April 30, 2014 - 4:33 PM
KAMLOOPS — It began as a way to fix quorum issues but if the majority of the volunteers on a committee don’t want to merge with another committee what do you do? According to city council, the right thing.
Andrew Yarmie stood up on behalf of the Heritage Commission, which voted six to one in favour of asking council to keep the status quo and not merge the group with the Arts Commission to form a new Cultural Commission.
“The majority of members have expressed concerns about the merger,” he said. “We are opposed to a merger and would like to stay what we are. We need to stay resolved to our mission and mandate.”
The group reiterated quorum issues, related to when one member died suddenly in the summer of 2012, are in the past and they expect see them resolved in the near future. They have also heard from several residents who plan to apply when there is a vacancy.
Suggestions of using technology such as Skype or teleconferencing to allow members to join in meetings when they are out of town were welcomed by council, though it was agreed that decision would have to be about allowing all groups those same rights.
Mayor Peter Milobar said this is an example of something that should not have gotten as far as it did if the group feels as strongly as it does and has already put a plan in place to address meeting attendance.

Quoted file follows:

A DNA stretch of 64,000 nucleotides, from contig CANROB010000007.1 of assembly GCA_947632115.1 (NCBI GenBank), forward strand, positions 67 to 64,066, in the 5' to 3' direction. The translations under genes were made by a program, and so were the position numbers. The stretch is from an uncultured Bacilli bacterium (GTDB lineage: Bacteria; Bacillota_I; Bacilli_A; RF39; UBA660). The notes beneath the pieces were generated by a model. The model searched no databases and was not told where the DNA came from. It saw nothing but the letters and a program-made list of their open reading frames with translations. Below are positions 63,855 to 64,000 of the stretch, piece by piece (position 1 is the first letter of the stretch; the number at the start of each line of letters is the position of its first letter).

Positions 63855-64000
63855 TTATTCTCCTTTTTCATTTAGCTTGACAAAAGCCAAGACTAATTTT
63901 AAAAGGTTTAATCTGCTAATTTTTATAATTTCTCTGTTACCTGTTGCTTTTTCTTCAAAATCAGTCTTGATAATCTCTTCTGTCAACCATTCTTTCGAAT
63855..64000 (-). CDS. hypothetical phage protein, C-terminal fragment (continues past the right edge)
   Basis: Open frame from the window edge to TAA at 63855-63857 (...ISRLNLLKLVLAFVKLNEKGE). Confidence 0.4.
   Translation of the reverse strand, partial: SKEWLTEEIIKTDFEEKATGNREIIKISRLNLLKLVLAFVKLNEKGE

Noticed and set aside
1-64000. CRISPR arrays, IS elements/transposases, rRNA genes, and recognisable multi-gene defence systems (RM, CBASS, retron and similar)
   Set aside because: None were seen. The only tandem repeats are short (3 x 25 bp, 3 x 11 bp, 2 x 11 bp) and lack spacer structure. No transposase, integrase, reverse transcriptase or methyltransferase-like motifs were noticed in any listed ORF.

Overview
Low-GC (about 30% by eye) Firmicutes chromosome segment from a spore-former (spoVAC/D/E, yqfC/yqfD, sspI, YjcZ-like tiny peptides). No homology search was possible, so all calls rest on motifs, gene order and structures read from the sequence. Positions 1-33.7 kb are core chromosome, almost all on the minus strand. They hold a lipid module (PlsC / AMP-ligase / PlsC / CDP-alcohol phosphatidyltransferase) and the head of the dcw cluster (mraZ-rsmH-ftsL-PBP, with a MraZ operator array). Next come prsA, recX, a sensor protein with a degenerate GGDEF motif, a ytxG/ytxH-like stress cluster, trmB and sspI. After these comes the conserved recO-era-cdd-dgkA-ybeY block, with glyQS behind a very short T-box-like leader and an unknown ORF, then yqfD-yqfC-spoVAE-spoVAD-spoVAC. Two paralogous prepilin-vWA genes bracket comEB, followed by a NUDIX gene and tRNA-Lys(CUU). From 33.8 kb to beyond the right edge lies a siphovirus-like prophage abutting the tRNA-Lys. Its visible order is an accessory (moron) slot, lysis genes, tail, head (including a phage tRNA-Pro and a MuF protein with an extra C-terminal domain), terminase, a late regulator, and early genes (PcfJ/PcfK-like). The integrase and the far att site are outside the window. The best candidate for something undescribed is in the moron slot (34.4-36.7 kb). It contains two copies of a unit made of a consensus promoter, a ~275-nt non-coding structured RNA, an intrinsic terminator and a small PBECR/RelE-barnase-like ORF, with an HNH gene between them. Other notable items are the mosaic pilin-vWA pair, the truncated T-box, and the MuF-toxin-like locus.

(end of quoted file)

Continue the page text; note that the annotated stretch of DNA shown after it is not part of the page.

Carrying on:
“(This merger) was really because of the problems with reaching quorum and in finding new members. As unsettling as it may have been to the commission members it’s highlighted a new focus into it at the same time,” he said, adding afterwards, “This (conversation) shouldn’t have happened, it shouldn’t have gotten this far.”
Milobar also noted the merger proposal had nothing to do with the quality of the work, just how the committee was unfolding.
“It’s other commissions too,” he said, adding council will have to look at all committees in the near future. “What worked 30 years ago doesn’t work today.”
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News from © InfoTel News Ltd, 2014